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 Letter to Editor

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Role of socioeconomic disparities in incidence and mortality of chronic kidney disease





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Abstract

Chronic kidney disease (CKD) is a public health problem known as one of the most important factors for premature death (Coresh et al., 2007; Martins et al., 2012). The disparity in the distribution of CKD is due to the socio-economic factors, gender, ethnicity and race at the global level (Norris and Nissenson, 2008; Norris and Agodoa, 2005). Roles of socio-economic conditions have been recently taken into account as a key factor in the pathway of CKD creation and expansion (Bruce et al., 2009; Nicholas et al., 2015). Several studies worldwide investigated a strong relationship between socioeconomic status and incidence of CKD complications (Crews et al., 2012; Jurkovitz et al., 2012; Saab et al., 2012).

Dear Editor-in-Chief

Chronic kidney disease (CKD) is a public health problem known as one of the most important factors for premature death Coresh et al., 2007 Martins et al., 2012 . The disparity in the distribution of CKD is due to the socio-economic factors, gender, ethnicity and race at the global level Norris and Nissenson, 2008 Norris and Agodoa, 2005 . Roles of socio-economic conditions have been recently taken into account as a key factor in the pathway of CKD creation and expansion Bruce et al., 2009 Nicholas et al., 2015 . Several studies worldwide investigated a strong relationship between socioeconomic status and incidence of CKD complications Crews et al., 2012 Jurkovitz et al., 2012 Saab et al., 2012 . Martins et al. studied the relationship between microalbuminuria and macroalbuminuria and the individual economic and social situation in the United States of America, so that the odds ratio of microalbuminuria in the poor (defined as less than 200% federal poverty level) was equal to 1.35; 95% confidence interval (CI): 1.22-1.49 and for macroalbuminuria was equal to 1.78; 95% CI: 1.40- 2.26 compared to other people. According to another study by Lipworth et al., the risk of end-stage renal disease (ESRD) in people with the income level of less than or equal to $15000 per year was 50% more than others Lipworth et al., 2012 . Risk of ESRD incidence in homeless people was also more than those who lived in houses. According to a research by Jurkovitz et al on people aged 65 and under at the high risk of CKD (people with diabetes or hypertension, and also those with a family history of CKD), the probability of ESRD incidence in the poor without insurance was 72% higher than the poor with insurance Jurkovitz et al., 2012 . Therefore, the lack of health insurance, which is more prevalent among the poor, is, in fact, a risk factor for incidence of ESRD among people at the high risk of disease. Consequently, it is suggested paying attention to people at lower social and economic classes, homeless people and those without health insurance in case finding and screening programs. Health policy makers should also pay attention to roles of social and economic factors in the prevention of incidence and reduction of complications and mortality due to the kidney diseases. Appropriate measures should also be taken to put the poor under the health insurance coverage to reduce the incidence and mortality of kidney diseases.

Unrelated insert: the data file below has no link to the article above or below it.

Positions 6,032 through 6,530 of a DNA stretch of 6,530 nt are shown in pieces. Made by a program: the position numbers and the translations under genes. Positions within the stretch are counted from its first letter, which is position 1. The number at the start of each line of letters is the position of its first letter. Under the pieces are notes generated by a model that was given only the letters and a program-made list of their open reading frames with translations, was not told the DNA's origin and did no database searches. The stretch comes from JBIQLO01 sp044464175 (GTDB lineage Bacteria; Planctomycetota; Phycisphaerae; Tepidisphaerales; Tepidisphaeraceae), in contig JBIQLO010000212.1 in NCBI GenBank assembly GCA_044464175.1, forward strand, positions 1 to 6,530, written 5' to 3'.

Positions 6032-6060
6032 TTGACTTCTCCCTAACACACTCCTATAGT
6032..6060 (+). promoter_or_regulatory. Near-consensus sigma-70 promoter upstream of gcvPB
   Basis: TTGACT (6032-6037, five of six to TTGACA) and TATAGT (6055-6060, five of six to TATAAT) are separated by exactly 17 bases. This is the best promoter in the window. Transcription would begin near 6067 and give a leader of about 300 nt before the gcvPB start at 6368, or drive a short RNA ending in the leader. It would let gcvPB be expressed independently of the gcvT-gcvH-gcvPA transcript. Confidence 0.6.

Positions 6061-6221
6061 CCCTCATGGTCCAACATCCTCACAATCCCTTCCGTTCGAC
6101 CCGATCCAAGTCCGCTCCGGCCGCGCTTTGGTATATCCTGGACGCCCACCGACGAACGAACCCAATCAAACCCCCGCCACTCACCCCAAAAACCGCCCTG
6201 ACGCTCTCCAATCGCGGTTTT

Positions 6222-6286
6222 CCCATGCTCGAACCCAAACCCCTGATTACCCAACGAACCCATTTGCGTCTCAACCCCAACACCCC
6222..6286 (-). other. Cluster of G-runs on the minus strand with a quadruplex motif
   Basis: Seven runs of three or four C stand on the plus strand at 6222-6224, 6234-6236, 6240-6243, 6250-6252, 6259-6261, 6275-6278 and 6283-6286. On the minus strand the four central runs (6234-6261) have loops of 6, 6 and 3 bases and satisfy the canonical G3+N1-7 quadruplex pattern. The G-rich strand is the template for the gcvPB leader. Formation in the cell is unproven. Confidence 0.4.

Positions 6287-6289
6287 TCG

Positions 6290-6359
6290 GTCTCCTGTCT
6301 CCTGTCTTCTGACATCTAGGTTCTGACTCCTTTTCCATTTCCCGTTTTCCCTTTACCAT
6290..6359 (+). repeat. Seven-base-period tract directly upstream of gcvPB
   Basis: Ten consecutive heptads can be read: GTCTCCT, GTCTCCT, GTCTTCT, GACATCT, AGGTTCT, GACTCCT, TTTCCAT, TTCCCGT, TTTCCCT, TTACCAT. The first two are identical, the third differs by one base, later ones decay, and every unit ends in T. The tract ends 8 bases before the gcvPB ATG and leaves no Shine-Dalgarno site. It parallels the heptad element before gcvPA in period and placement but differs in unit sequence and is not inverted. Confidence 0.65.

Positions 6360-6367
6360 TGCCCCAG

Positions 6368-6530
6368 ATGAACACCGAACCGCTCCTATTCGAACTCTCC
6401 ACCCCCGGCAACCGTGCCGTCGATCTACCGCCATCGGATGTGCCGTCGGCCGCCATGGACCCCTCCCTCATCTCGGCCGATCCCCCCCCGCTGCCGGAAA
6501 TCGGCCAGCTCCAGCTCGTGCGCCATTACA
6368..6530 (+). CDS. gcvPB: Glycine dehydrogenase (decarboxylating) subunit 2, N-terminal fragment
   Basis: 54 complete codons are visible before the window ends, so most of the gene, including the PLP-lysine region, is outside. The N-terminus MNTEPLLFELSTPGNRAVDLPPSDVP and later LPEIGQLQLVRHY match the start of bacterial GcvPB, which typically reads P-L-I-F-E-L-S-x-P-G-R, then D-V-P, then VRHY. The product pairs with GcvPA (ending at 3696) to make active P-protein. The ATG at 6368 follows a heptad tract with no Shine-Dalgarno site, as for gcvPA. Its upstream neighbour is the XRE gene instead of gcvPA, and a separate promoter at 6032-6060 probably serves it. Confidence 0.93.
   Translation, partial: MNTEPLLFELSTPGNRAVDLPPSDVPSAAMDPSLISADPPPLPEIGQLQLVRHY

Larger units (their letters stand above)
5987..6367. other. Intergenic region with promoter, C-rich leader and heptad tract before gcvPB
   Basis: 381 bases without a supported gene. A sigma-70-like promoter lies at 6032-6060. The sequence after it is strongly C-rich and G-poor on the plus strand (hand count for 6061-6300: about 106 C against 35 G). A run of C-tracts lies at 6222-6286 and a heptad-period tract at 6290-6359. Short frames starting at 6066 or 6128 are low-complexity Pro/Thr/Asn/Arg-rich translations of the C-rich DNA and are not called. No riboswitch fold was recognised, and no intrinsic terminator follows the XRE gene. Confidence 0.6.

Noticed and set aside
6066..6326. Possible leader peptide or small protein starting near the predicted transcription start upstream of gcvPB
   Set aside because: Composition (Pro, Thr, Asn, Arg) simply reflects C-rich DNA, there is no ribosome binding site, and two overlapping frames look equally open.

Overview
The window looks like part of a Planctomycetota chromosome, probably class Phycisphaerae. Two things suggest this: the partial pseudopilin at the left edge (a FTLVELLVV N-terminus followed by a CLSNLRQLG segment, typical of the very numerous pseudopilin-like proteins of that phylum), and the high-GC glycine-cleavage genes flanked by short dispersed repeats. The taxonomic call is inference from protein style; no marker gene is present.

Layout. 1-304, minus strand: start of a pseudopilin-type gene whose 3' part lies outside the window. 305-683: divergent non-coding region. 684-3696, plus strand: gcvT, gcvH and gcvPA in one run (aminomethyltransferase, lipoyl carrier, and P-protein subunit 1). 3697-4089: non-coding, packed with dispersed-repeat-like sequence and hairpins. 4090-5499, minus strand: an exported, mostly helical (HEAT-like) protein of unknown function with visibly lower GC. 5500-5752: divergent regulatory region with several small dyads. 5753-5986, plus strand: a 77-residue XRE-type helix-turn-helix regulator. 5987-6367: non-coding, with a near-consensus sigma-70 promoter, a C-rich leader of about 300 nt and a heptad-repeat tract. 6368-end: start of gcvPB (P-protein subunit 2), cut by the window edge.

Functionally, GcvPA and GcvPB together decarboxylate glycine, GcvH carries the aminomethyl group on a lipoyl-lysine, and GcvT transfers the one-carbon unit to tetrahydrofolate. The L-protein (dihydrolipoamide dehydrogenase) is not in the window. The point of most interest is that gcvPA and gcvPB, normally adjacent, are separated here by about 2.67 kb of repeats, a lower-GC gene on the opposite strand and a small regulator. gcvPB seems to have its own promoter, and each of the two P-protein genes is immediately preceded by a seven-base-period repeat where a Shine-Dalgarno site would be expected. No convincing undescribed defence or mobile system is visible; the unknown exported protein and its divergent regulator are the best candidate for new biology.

Abbreviations

CI: Confidence Interval

CKD: Chronic kidney disease

ESRD: End Stage Renal Disease

References

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Article Details

Issue: Vol 4 No 12 (2017)
Page No.: 1847-1849
Published: Dec 18, 2017
Section: Letter to Editor
DOI: https://doi.org/10.15419/bmrat.v4i12.390

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Copyright: The Authors. This is an open access article distributed under the terms of the Creative Commons Attribution License CC-BY 4.0., which permits unrestricted use, distribution, and reproduction in any medium, provided the original author and source are credited.

 How to Cite
Mohammadian, M., Salehiniya, H., Bakeshei, F., & Mohammadian-Hafshejani, A. (2017). Role of socioeconomic disparities in incidence and mortality of chronic kidney disease. Biomedical Research and Therapy, 4(12), 1847-1849. https://doi.org/https://doi.org/10.15419/bmrat.v4i12.390

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